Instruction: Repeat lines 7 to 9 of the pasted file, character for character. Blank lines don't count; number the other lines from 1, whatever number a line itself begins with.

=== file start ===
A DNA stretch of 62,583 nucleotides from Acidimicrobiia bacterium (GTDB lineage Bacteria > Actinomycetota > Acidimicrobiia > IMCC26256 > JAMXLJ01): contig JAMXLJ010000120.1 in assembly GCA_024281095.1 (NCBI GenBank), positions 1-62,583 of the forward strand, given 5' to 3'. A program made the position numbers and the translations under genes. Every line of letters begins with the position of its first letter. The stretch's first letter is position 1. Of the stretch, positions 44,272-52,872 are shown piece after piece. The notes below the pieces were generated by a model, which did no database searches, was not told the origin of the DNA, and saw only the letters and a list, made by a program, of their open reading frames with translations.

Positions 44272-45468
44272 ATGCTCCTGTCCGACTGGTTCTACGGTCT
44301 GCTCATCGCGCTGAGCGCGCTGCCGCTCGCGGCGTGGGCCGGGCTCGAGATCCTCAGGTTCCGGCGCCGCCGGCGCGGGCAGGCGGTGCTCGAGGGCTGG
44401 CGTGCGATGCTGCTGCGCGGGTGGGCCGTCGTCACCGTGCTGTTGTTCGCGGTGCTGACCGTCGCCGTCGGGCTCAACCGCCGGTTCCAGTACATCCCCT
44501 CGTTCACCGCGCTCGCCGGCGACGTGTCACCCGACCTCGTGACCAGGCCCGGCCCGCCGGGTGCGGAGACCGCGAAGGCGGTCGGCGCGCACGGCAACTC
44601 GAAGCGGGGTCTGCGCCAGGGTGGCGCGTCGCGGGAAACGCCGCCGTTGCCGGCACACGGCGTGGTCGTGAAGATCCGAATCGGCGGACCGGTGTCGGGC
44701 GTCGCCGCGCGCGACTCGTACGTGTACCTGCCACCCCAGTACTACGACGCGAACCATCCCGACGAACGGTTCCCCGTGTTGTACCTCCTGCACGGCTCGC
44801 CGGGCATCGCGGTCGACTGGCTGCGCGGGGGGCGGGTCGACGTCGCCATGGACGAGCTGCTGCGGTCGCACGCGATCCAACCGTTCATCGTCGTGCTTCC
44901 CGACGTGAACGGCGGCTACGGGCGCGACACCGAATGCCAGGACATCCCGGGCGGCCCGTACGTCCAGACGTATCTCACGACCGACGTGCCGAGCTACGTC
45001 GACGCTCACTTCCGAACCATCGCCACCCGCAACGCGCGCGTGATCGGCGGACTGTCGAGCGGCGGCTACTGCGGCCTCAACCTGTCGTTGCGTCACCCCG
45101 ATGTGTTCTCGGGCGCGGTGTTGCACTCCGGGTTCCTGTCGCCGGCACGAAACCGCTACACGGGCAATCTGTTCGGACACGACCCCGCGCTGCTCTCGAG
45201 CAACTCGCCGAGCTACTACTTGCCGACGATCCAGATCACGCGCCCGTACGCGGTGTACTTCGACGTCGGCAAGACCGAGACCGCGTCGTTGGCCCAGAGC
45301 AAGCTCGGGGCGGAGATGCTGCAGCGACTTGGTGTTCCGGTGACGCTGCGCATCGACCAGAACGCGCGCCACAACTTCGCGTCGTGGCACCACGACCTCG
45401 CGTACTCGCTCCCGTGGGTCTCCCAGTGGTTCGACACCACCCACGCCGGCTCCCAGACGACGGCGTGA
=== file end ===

44601 GAAGCGGGGTCTGCGCCAGGGTGGCGCGTCGCGGGAAACGCCGCCGTTGCCGGCACACGGCGTGGTCGTGAAGATCCGAATCGGCGGACCGGTGTCGGGC
44701 GTCGCCGCGCGCGACTCGTACGTGTACCTGCCACCCCAGTACTACGACGCGAACCATCCCGACGAACGGTTCCCCGTGTTGTACCTCCTGCACGGCTCGC
44801 CGGGCATCGCGGTCGACTGGCTGCGCGGGGGGCGGGTCGACGTCGCCATGGACGAGCTGCTGCGGTCGCACGCGATCCAACCGTTCATCGTCGTGCTTCC